Helping people deal with traumatic events

University of Melbourne's Professor Meaghan O'Donnell provides some useful, research-backed advice to support family and friends who have been through life-threatening and distressing events.

As a researcher and clinician who works with people directly impacted by traumatic events I’m often asked how to support the emotional recovery of people who have been through life-threatening and distressing events.

Given the thousands of people who are being directly impacted by the current bushfires, and the thousands more being indirectly affected, here are some useful, research backed, tips for supporting friends and family who are dealing with the distress caused by their experiences.

Be there for them

Give them your time and listen to how they are doing. The process of talking about traumatic events is healing especially if it is with a trusted friend or family member. Don’t offer advice, just listen and reflect back what you’ve heard. Of course, if they don’t want to talk about their experiences, don’t force them to.


Encourage them to re-establish routines. Routine is useful to help increase a sense of predictability into situations – especially when recent events have been very unpredictable.

For many people who are dislocated or who have lost their homes, routine may seem difficult to establish. However, even simple things like having meals at usual times, or going to bed at your usual time can be helpful.

Suggest ways to manage stress

Encourage them not to bottle up or block out feelings of distress. Talking about how they are feeling is useful, if they feel like talking about it.

Exercise is useful to deal with feelings of stress and anxiety. Even a gentle walk can help increase feelings on control.

If they have found other stress reduction activities useful in the past, encourage them to pick up these activities again – this will probably be difficult for them to do especially in situations when they are feeling overwhelmed. But even some deep breathing can be useful.

Get enough sleep

In the early aftermath of trauma it’s normal to experience nightmares, and often sleep is difficult. Nightmares should decrease over time. To help someone’s sleep, encourage them to establish (or re-establish) a bedtime routine, and especially avoid caffeinated drinks, nicotine and other stimulants. They should avoid electronic devices at bedtime or in bed.

Alcohol also decreases the quality of sleep and is more likely to lead to waking up during the night – so encouraging family and friends to avoid alcohol if their sleep is bad may be useful.

Limit disaster media exposure

It is essential to use media and other information sources to keep informed during the bushfires, but for those who are now safe, it is useful to limit (but not totally avoid) access to ongoing media about the disaster. This is because repeated exposure to news on a disaster or event can trigger further anxiety.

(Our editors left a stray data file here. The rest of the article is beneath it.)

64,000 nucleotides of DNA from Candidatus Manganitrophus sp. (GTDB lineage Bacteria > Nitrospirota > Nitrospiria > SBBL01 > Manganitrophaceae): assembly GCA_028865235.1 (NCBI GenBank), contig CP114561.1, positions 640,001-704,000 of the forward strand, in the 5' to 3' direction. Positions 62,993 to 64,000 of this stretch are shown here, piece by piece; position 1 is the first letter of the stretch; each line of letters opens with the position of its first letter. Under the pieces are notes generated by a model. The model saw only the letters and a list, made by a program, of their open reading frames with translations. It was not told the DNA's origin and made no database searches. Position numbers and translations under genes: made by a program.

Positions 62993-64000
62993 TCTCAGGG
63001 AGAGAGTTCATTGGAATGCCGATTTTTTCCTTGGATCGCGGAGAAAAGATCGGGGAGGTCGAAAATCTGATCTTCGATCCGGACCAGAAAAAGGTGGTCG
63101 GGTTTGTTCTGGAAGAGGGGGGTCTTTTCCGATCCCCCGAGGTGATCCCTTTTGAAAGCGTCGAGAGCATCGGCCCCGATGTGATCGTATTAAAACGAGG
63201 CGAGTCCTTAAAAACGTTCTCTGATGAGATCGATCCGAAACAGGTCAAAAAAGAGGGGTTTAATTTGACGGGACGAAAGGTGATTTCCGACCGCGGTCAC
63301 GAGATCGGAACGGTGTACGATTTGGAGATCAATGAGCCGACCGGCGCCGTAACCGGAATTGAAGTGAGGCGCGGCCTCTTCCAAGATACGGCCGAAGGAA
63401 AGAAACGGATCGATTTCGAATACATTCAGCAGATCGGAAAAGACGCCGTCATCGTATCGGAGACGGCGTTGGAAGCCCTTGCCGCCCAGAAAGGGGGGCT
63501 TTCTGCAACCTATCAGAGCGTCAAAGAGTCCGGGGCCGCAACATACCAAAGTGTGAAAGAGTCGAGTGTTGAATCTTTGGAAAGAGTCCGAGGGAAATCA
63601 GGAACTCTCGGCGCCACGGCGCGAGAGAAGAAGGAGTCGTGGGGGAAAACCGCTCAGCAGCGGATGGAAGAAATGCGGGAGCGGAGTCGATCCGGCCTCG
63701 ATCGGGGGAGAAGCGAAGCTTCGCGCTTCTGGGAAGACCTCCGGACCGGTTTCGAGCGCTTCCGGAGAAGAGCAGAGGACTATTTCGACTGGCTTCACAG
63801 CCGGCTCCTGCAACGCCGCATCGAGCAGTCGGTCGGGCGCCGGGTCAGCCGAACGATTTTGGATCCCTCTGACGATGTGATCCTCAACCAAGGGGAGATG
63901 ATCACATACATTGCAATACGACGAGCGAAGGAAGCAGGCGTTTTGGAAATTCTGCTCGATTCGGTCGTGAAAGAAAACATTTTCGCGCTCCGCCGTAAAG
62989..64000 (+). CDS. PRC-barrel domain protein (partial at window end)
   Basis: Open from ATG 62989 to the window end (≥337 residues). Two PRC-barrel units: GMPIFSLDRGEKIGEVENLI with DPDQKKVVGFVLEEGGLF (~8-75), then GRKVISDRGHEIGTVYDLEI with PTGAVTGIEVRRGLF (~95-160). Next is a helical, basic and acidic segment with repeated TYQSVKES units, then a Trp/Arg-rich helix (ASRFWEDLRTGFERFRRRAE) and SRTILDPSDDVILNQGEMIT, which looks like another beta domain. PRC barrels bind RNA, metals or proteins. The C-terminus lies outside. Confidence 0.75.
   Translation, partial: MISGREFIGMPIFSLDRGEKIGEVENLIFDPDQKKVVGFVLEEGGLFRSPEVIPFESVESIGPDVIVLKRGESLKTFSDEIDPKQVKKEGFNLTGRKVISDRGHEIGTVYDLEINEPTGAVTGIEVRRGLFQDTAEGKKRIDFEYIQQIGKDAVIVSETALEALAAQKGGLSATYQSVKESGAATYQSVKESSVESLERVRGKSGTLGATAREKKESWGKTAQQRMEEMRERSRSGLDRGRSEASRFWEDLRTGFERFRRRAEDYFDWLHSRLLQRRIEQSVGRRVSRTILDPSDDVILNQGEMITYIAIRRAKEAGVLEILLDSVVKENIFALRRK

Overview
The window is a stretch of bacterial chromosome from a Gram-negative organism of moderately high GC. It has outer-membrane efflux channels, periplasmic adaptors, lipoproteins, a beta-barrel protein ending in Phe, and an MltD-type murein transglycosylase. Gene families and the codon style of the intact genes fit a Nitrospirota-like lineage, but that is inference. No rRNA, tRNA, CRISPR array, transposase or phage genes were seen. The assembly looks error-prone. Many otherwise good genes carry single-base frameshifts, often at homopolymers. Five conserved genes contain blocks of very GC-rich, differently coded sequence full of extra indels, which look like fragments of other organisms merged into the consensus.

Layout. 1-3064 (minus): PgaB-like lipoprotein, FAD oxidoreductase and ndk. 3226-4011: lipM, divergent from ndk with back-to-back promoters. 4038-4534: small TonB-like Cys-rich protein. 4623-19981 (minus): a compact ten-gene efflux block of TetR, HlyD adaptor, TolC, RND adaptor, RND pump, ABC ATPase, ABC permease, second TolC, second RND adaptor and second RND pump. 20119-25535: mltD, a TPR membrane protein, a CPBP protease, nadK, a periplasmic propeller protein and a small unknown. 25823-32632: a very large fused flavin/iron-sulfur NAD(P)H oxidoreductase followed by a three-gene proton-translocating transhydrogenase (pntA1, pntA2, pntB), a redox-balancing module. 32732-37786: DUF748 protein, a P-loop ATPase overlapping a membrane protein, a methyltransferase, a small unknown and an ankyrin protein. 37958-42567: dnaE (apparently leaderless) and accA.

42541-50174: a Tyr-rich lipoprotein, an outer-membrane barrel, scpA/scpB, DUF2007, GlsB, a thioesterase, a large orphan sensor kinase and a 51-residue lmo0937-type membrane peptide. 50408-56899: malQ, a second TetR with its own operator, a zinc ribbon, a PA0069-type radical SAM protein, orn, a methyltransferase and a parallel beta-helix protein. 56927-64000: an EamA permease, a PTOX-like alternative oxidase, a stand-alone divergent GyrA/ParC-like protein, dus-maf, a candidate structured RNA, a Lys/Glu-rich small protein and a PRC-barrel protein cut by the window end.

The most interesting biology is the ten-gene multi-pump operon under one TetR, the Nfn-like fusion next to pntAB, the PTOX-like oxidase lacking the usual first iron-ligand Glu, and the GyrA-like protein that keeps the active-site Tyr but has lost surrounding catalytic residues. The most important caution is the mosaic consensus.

This is especially important for children who, compared with adults, are less equipped to distinguish between real and imagined risks.

When to seek professional help?

It’s important also to recognise when a friend or family member needs professional help. Usually we’d expect distress and anxiety to decrease over time – for those where the trauma is over we’d expect their mood to be improving over the next one-to-two months. For people where there are ongoing stressors like dislocation or the need to rebuild their lives, emotional ups and downs may persist for a longer time.

Generally, a good gauge about whether to recommend a family member or friend seek professional help is if they find their emotional state is interfering with their normal functioning.

Suggesting they talk to their GP is a good idea if they are finding it difficult to do their normal activities, or things they need to do to re-establish their lives.

Phoenix Australia provides a range of online resources here on how to help yourself or others, including fact sheets and booklets.

Professor Meaghan O’Donnell is Head of Research, Phoenix Australian Centre for Posttraumatic Mental Health, Department of Psychiatry, Faculty of Medicine, Dentistry and Health Sciences, University of Melbourne.

This article was first published on Pursuit. Read the original article.

Main image: Evacuees from Mallacoota, Victoria, disembark HMAS Choules at Western Port. during Operation Bushfire Assist 2019-20. Picture: POI Nine Fogliani/Commonwealth of Australia, Department of Defence. Republished under the Creative Commons licence.